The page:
• Secrets are masked from appearing in Azure Pipeline output

Take precautions when handling secrets:

  • Never echo secrets as output
  • Never pass secrets on the command line
  • Do not use structured data as secrets as substrings of secrets are not masked. If, for example, “{ “foo”: “bar” }” is set as a secret, “bar” isn’t masked from the logs.

How to use Secure Files

Secure files is a feature to like the name suggest store secure files. Generally speaking secure files are often used to store files such as:

  • Certificates
  • Provisioning files
  • Keystore files
  • SSH keys

Practically speaking, any document can be uploaded to the Secure files. Lets go ahead upload a file.

  1. Assuming you have your Azure DevOps project open, click in the left hand menu on Pipelines then click on Library.
  2. In the horzontral top menu click on Secure Files.
    Secure files
  3. Click on either the +Secure file button in the middle of the screen or the one located in the horizontal menu.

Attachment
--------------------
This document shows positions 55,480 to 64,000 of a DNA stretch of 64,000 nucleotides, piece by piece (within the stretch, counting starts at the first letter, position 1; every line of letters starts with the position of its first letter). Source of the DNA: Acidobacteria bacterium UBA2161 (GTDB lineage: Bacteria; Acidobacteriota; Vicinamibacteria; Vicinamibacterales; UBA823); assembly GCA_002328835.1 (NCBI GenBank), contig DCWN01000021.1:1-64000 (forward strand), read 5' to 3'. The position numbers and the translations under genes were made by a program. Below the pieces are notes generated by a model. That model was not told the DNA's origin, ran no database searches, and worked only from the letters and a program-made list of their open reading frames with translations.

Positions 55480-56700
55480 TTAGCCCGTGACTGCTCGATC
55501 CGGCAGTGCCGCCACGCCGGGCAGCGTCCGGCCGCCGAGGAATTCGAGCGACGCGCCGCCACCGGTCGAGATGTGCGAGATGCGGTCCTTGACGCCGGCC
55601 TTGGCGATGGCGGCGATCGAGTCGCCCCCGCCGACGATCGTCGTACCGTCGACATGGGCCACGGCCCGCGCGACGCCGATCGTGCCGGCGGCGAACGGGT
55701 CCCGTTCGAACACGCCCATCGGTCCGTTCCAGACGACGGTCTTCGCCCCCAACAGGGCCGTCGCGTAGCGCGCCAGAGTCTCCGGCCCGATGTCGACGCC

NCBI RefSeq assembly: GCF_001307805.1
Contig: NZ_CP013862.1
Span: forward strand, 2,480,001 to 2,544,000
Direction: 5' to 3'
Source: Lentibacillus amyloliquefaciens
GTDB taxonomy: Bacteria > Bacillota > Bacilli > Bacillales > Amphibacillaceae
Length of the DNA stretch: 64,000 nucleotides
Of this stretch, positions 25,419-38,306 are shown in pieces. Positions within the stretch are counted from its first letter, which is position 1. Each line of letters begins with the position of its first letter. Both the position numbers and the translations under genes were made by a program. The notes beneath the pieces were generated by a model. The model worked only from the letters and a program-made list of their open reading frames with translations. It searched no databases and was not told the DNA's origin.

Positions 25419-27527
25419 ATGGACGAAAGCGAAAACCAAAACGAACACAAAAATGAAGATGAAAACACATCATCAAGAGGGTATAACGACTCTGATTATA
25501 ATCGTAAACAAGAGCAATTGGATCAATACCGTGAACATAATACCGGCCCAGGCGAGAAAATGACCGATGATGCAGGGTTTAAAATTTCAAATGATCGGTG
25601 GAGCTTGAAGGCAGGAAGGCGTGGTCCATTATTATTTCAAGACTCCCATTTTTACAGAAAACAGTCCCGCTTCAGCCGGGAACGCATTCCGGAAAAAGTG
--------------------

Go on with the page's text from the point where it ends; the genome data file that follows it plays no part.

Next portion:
Upload file
  4. In the new window either drag and drop a file select it using the Browse... button. Only one file at a time cna be uploaded
    Upload file
  5. After selecting a file click the OK button to upload the file. If the wrong files has been selected use the remove button to correct it.
    File selected
  6. The result is as show in the following image. Note that I have actually uploaded a Microsoft Word document to show that there is not restriction on file type.
    Secure file uploaded
  7. Mouse over the freshly uploaded file and click on the 3 horizontal dots, then select the Edit option
    Edit secure file
  8. When in the edit option, the name of the secure file can be adapted but what is more interesting is that additional properties in the form of Key value pairs can be added to further identify a secure file.
    Secure file properties

Wrapping up

And there you have it, How to use Library for Azure Pipelines. If you are interested in the reference material used to make this post, please visit the following links.

As always, a big thanks for reading this post. If you liked it, don’t be shy and have a look at my other posts .